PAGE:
Sebastian Vettel has waded into the row over Formula One’s quiet engines, saying the new 1.6-litre V6s were in danger of making the sport unspectacular.
“It’s s***,” the four-time world champion declared roundly, having arrived here in Sepang for Sunday’s Malaysian Grand Prix. “I was on the pit wall during the race, and it is quieter than in a bar! I think for the fans it is not good. I think F1 has to be spectacular – and the sound is one of the most important things. I remember how loud the cars were, and to feel the cars through the ground as it was vibrating. It is a shame we don’t have that any more.”
It is a view shared by many within the sport, including the promoter of the Australian Grand Prix, Ron Walker, who, The Independent revealed on Tuesday, believes that races will leave Formula One over the issue.
McLaren’s Jenson Button, however, sees a distinct advantage for drivers in the quieter engines. “With the old engines, even with earplugs, there was never a race I finished when I didn’t feel really tired mentally and didn’t have a massive headache,” the Briton said. “But after Melbourne, for the first time I didn’t have that headache. So that’s a positive!”
The 2009 world champion added that noise should be of no concern to drivers and anyone who was critical of the new engines should not be involved in the sport.
“Go and race something else if you’re not happy,” Button said. “As drivers we don’t have an opinion where the cars are in terms of sound and feel. But when you cross the finish line first you’ve won a grand prix, so you don’t care what the car sounds like or what it looks like. You’ve beaten the best in the world, and that’s all you care about.”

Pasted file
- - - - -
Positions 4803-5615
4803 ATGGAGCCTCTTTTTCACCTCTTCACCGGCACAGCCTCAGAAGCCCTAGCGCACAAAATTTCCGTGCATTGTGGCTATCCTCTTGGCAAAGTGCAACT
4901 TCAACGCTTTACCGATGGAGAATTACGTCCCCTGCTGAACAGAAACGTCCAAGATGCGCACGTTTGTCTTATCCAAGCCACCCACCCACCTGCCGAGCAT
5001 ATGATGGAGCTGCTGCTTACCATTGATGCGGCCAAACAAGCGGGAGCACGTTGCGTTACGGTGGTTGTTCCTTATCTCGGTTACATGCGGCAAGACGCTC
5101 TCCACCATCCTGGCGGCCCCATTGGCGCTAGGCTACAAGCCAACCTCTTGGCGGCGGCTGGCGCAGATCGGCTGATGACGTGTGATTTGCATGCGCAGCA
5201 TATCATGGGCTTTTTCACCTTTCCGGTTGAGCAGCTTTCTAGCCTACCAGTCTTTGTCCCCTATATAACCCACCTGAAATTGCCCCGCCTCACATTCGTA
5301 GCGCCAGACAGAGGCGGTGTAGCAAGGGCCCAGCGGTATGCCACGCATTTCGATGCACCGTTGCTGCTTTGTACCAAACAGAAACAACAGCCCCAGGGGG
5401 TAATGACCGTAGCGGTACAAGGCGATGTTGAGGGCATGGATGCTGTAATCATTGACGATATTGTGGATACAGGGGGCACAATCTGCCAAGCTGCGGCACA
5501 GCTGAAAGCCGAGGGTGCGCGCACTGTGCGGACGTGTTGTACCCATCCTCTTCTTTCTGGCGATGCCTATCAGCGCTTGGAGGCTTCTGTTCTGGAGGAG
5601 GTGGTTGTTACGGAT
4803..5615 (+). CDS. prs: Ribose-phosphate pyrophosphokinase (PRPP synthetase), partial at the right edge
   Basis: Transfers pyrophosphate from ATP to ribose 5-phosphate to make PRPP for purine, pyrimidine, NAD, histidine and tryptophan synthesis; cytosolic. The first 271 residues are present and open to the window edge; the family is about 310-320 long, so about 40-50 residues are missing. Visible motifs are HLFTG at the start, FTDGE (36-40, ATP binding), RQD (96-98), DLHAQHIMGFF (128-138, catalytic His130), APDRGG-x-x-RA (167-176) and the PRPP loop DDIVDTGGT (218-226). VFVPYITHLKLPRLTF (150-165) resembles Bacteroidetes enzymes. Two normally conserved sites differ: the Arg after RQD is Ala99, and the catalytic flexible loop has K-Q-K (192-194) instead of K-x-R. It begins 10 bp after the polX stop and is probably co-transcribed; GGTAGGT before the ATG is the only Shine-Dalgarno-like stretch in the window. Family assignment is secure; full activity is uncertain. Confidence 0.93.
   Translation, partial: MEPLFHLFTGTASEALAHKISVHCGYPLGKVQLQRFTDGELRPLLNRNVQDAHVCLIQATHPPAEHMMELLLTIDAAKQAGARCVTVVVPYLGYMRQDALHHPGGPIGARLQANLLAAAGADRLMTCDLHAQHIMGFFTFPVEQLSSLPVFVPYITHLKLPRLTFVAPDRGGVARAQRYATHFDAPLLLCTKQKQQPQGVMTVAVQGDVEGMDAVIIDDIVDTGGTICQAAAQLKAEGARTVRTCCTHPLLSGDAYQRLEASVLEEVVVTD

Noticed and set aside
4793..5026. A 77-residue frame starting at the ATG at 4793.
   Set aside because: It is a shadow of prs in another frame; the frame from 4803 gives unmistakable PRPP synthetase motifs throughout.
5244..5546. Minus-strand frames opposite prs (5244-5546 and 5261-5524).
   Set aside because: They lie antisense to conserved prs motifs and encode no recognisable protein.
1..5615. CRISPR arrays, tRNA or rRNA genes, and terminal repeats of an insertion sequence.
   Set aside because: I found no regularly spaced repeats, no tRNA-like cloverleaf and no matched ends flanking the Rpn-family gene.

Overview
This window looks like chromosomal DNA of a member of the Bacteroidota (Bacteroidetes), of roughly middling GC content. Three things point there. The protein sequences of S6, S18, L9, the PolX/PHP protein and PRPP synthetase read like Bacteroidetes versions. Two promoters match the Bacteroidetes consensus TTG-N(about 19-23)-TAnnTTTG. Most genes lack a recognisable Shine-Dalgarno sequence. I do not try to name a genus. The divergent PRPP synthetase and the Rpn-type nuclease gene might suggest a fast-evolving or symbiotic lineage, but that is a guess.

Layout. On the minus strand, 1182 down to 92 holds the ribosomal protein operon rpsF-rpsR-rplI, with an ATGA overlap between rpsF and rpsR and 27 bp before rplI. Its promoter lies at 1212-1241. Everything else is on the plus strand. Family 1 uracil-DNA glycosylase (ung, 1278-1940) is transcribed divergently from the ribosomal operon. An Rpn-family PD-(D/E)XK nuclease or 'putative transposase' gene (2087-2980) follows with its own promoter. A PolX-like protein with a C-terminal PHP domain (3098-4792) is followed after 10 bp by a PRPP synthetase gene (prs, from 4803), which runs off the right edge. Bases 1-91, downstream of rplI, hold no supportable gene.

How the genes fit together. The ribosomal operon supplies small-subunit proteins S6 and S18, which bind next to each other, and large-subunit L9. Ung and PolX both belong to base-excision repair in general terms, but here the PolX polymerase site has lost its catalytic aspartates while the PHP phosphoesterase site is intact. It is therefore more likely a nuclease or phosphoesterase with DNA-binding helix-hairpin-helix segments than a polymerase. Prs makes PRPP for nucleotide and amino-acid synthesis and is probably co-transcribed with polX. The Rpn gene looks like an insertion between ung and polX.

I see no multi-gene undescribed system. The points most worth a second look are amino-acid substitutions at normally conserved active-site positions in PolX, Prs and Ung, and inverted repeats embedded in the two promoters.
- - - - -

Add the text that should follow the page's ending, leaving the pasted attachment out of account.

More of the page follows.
Button’s former team-mate Lewis Hamilton arrived in Sepang “relaxed, recovered and trained”, and ready to correct the lack of a Malaysian Grand Prix victory on his CV.
On the face of it, the 2008 champion might reasonably have felt a little irked by his team-mate Nico Rosberg scoring another victory (to add to Silverstone last year) after his own Mercedes hit trouble early in the race at the season opener in Melbourne a fortnight ago, but he insists he is well over that.
“Mentally that was very easy,” Hamilton said breezily yesterday in the humid paddock. “Why? It just was. I was chilled after the race, I’ve slept well and had a good week. And it’s easier because I think that I’m better.” Than Rosberg? “No, because in myself I’m better all round. I’ve learnt a lot over the years and been through a lot of shit, and I’m in a better position.”
With Rosberg winning by 25 seconds at Albert Park it is hard to envisage Mercedes not being in a tremendous position this weekend after a winter of incredible effort. Both drivers know that they have the best car, as Red Bull struggle to hone their troubled Renault-powered RB10 and Williams and McLaren vie to keep ahead of Ferrari.
And Hamilton fully appreciates that he needs to make a strike this weekend to avoid falling more than 25 points behind his team-mate.
“But it’s not like I need to come here and make a statement,” he countered. “It’s not a matter of that. But I do want some points. It’s a very long, long year ahead, but naturally I don’t want to get too far behind.”